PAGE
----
Go to end of page
Statements posted here are those of our readers and do not represent the BaseballThinkFactory. Names are provided by the poster and are not verified. We ask that posters follow our submission policy. Please report any inappropriate comments.
AOL is still around? Why?
“We’re focusing on those national voices that created a differentiation,” Price said.
I can't conceive of how retaining Terence Moore would not reduce, let alone broaden, their national profile. I mean that guy is terrible.
Seriously. If I were a rich bastard I'd be buying Fanhouse for the sole purpose of putting him out of a job.
[INTERVIEWER]: You learned from Margot at the Wedding, a great film. (laughs)
Armond White: Yeah, sure. Not from that #######. (laughs) Part of the problem, not part of the solution.
[INTERVIEWER]: I ran into two guys who recently interviewed you at the New York Film Festival and they said they were shocked that you liked Darjeeling Limited ‘cause they weren’t expecting you to. But when I listened to the interview, you threw me for a loop by saying that Wes Anderson was good friends with this guy [Margot and the Wedding director] Noah Baumbach, that he’s friends with an #######. How could you say that? Do you know him? Do you personally know these guys to say that Baumbach is an aasshole, Wes Anderson is a good guy, and it’s a mystery to you why they’re friends?
AW: Look at the movies. That’s how I know. You’re aware of what D.H. Lawrence said about writing…? Trust the tale, not the teller. So, Wes Anderson and Noah Baumbach, they can tell you what they believe they’re about. They can get on a podium and say, “This is what I believe in, this is what I feel, this is what I love, this is what I dislike…” Can’t trust any of that. You’ve got to look at the movie. You look at Noah Baumbach’s work, and you see he’s an ####### I would say it to his face. And, of course, he gets praised by other ########, because they agree with his selfish, privileged, stuck-up shennanigans. I don’t need to meet him to know that. better than meeting him, I’ve seen his movies.
[The publicist] Dart demonstrates her disregard for the truth and her preference for gossip over bylined criticism. She defends her ban decision by referring to illegitimate, unauthorized blog items, that I allegedly impugned Baumbach as “an asshole”.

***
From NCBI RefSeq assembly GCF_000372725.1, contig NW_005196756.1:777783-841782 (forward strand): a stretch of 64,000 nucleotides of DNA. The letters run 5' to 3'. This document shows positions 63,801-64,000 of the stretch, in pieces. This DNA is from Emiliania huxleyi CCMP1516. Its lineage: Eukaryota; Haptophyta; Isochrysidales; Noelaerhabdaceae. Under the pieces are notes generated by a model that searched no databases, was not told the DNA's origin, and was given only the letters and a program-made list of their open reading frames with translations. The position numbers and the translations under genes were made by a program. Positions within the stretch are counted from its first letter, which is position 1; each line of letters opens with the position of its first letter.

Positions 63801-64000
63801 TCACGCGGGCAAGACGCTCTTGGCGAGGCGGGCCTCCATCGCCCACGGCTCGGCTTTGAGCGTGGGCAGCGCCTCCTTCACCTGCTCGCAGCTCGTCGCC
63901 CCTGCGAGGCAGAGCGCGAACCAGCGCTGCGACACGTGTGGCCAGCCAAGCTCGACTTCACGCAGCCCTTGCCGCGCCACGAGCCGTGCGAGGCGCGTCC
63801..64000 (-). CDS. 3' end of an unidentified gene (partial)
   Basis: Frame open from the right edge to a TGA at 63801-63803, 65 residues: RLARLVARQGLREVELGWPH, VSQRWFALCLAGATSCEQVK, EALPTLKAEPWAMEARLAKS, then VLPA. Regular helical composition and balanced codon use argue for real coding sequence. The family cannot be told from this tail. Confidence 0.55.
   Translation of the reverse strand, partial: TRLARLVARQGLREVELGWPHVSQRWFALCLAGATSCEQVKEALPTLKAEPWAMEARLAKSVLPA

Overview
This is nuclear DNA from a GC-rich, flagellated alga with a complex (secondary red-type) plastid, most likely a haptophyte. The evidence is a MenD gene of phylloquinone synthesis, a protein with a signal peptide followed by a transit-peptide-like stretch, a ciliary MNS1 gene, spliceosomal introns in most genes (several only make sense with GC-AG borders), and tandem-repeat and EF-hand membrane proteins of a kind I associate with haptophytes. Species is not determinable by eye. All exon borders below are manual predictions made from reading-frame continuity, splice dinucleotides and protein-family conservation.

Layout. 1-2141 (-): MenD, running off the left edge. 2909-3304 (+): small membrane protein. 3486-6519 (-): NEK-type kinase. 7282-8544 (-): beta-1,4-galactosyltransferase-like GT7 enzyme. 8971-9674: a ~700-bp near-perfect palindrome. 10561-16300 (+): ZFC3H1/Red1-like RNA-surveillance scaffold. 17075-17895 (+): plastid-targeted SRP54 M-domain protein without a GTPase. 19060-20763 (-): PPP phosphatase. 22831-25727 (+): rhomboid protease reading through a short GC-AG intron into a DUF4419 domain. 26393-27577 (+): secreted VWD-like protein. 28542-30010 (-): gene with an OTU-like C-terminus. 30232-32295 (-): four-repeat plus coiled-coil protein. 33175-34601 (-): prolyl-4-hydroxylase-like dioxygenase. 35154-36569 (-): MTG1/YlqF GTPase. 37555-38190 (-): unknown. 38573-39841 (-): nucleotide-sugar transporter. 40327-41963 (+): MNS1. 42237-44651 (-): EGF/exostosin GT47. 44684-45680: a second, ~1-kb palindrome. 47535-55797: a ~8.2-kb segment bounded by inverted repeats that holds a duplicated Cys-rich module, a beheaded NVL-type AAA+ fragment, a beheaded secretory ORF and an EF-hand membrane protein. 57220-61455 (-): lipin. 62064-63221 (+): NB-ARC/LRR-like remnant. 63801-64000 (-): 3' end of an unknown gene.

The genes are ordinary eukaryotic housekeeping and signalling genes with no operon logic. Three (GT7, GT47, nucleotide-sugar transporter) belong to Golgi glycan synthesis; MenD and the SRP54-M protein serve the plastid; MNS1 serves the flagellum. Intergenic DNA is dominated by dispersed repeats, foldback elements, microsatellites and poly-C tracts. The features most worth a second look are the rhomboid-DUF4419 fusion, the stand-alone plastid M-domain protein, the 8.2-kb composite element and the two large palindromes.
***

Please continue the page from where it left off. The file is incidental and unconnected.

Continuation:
The Hurt Locker’s prologue, “War is a drug,” suggests it could be about any war. This is a breakthrough in the pop-war genre that, since Vietnam, has accustomed us to sentimental agit-prop.
So far, the best fiction films about the Iraq War are Nick Bloomfield’s Battle for Haditha, Irwin Winkler’s Home of the Brave and John Moore’s allegorical Flight of the Phoenix remake, which Bigelow evokes in a stand-off scene between Bravo company, a group of British contractors and distant insurgent snipers. It’s sufficient praise to say The Hurt Locker joins that short list.
When Lorna’s pimp tells her “You shouldn’t worry about it, a junkie prefers drugs to life,” it recalled the misconception in Kathryn Bigelow’s now overrated The Hurt Locker that “war is a drug.” The pimp’s alibi is another art-movie fallacy.
It is worst than inexact when critics call [The Hurt Locker] “One of the best war films ever made.” Any appreciation of Bigelow’s artistic ambitions and psychosexual, gender-bending sensibility forces one to understand that The Hurt Locker is not a war film but another of her explorations into the masculine thrill complex. It is disingenuous to use The Hurt Locker as an opportunity to comment upon the Iraq War—hijacking its dubious treatment on combat as a mental dysfunction (“War is a Drug”) beyond Bigelow’s deliberately noncommittal stance.
This misreading of The Hurt Locker has gotten twisted-up in the mainstream media’s Oscar hoopla. Bigelow’s unexceptional film has gotten her heroized as an exceptional American female filmmaker through way-late feminism.
I think Armond White is about as bad a critic as could be imagined. He is unprofessional, makes constant personal attacks, commits several errors of fact, is intellectually dishonest, and writes in an incoherent style.
It could be that White's project as a critic is to destroy criticism. It's not hard to talk pretty about anything, really.
I don't care if a critic agrees with me. Hell, White agrees with me on some movies, such as those of Whit Stillman. What concerns me is if the critique (or apologia) is insightful and thought-provoking, if it makes me think of the movie from a new perspective, or brings things to light that I may not have thought about.
I was wondering how an article about Sporting News could generate so many comments. Simple: Talk about something other than Sporting News.
First and foremost, I want a critic to tell me whether or not a movie is worth seeing, and I want to be able to rely on his opinion. I feel like that's the number one job of a critic. Armond White is 100% useless for this purpose.
Finally we told him that the paper's main income stream was ads for whores and he looked wounded, then tried to convince us to hire someone to write a weekly column on ATM fees, that being the sort of thing the kids wanted to read about.
I don't know thing one about the inner workings of the New York Press, but I do know this: I would never have heard of it if not for Armond White.
did you actually expect a good movie or are you a comics fan distressed over minutiae in the portrayal of Richard Reed?
So, did you actually expect a good movie or are you a comics fan distressed over minutiae in the portrayal of Richard Reed?
You must be Registered and Logged In to post comments.
Login to Join (0 members)
Page rendered in 0.6002 seconds, 57 querie(s) executed